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Apple Announces Patent for Smart Bike

Apple Announces Patent for Smart Bike

[ August 9, 2010 - 2:41pm ]
apple smart bike main
A new bicycle computing system measures cadence, exertion, wind speed, and incline. Should we care?

This weekend, I rode the Copper Triangle- a grueling 78 miles over three mountain passes. With almost 6,000 feet of elevation gain, this quad-busting ride tours the scenic high country in Colorado. Throughout the ride, I wondered about my performance— was I climbing hard enough? Was I pushing it on the flats? What about my friend just ahead— how much power was he exerting? At home, I wanted to share my experiences- where the route is steepest, what aid station to eat most at, etc. I also felt I earned serious bragging rights. A standard trip computer wouldn’t have supplied this information or allowed me to share it. Enter: Apple. (Who else did you expect?)

Apple has submitted a patent to build a bike computing system compatible with their popular electronics. The system will allow you to track "speed, distance, time, altitude, elevation, incline, decline, heart rate, power, derailleur setting, cadence, [and] wind speed," according to Patently Apple. Accelerometers and gyroscopes will also measure the rider’s exertion and altitude gain (based on tilt relative to the hill). During a ride, cyclists can access the data via a removable touch-pad, or through hands-free voice commands by a microphone in a helmet or armband.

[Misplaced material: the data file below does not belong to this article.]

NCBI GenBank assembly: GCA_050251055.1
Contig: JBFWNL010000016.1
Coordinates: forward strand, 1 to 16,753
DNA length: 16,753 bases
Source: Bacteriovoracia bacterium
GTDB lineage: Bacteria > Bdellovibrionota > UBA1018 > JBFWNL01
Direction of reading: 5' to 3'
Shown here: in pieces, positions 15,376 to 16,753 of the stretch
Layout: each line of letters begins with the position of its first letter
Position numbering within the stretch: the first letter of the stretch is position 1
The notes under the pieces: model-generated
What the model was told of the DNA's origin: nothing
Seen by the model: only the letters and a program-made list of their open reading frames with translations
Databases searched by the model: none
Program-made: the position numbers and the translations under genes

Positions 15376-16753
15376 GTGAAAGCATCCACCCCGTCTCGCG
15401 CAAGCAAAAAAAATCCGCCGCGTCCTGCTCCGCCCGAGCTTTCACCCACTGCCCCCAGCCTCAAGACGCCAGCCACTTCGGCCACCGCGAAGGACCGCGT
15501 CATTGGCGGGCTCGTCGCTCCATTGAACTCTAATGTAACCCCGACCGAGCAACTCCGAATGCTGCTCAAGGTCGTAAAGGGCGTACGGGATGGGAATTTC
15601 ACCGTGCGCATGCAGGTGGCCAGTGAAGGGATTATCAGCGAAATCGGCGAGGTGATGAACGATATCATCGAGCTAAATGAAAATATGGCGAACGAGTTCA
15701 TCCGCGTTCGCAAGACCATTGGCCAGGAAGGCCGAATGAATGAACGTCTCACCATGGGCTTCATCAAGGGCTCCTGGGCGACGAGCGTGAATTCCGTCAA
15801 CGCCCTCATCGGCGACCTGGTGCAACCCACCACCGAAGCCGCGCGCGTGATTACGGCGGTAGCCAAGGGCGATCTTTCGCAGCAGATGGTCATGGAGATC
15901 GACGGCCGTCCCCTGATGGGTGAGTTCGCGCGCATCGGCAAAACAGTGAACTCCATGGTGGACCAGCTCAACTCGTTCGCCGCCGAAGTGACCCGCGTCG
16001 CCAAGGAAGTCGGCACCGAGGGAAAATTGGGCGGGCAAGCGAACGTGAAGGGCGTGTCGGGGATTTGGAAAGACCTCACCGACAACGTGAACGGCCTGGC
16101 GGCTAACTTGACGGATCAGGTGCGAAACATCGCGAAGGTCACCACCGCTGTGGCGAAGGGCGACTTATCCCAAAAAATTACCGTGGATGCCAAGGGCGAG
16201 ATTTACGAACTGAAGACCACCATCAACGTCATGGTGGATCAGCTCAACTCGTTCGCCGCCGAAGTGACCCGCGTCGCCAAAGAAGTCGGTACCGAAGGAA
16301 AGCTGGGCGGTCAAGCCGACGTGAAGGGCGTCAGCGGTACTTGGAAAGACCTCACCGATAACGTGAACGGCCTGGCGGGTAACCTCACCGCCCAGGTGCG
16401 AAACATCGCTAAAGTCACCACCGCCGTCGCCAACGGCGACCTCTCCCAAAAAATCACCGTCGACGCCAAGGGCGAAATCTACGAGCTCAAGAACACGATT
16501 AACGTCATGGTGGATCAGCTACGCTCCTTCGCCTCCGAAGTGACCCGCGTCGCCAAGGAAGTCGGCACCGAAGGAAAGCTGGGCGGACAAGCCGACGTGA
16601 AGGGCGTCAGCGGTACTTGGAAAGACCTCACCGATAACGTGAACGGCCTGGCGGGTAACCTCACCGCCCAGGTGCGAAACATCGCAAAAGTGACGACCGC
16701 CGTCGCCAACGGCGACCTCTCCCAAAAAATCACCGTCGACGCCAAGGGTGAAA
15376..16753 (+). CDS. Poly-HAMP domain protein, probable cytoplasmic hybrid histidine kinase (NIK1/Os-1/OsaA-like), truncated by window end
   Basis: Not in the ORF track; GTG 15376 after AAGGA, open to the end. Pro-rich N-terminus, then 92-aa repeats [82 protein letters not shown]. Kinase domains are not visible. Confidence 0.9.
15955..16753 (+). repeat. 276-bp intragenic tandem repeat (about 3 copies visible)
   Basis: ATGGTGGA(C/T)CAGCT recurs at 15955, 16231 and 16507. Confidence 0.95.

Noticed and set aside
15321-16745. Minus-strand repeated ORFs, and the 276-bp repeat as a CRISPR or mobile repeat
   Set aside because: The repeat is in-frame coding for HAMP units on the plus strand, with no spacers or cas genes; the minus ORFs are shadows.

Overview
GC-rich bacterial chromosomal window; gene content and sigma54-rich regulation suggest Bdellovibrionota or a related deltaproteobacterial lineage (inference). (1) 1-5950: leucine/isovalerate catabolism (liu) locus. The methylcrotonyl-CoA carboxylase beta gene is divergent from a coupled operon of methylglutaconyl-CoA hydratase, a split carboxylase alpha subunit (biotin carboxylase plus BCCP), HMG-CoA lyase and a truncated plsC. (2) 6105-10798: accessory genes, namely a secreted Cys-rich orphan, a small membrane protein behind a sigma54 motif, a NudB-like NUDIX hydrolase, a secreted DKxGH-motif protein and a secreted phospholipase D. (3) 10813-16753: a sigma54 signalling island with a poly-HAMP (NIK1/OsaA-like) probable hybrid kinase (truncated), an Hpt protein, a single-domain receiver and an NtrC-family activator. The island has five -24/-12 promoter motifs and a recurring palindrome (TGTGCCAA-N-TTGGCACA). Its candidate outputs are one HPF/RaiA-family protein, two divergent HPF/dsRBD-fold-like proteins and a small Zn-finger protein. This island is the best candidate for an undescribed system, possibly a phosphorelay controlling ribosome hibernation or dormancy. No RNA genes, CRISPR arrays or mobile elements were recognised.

The patent addresses the social implications of such a system—one of the main features that distinguishes this technology from standard trip computers is the ability to communicate your information with other riders in the group or your team car. A coach or team captain will be able to view top sprinting speed or improvement on a particular skill from each of the riders in the group, thereby judging performance. Riders can share their maps and other metrics socially as well, and even provide reviews of their route. The system is quite similar to the successful Nike+ system, which allows runners to easily track and record their mileage.

Apple argues that recreational riders won’t take the time to install a complicated and expensive trip computer system. If the equipment is available on their iPod or iPhone, casual riders may be more apt to tap into that data (they will still have to install sensors on their bikes, similar to current systems). Yet most of the available metrics in the Apple system seem incredibly tech-y, and recreational riders may not see value in tracking power, for example. Whether the technology will seep into the mainstream market remains to be seen.

For more info on the patent, visit



So this looks an

So this looks an incorporation of several devices in one medium that attache to a bike. From distance tracking, heart beat monitor, GPS, acceleration and inclining/declining, this perhaps be a great innovation for every cyclist. Regards, Glenda of ipad cases designs department.
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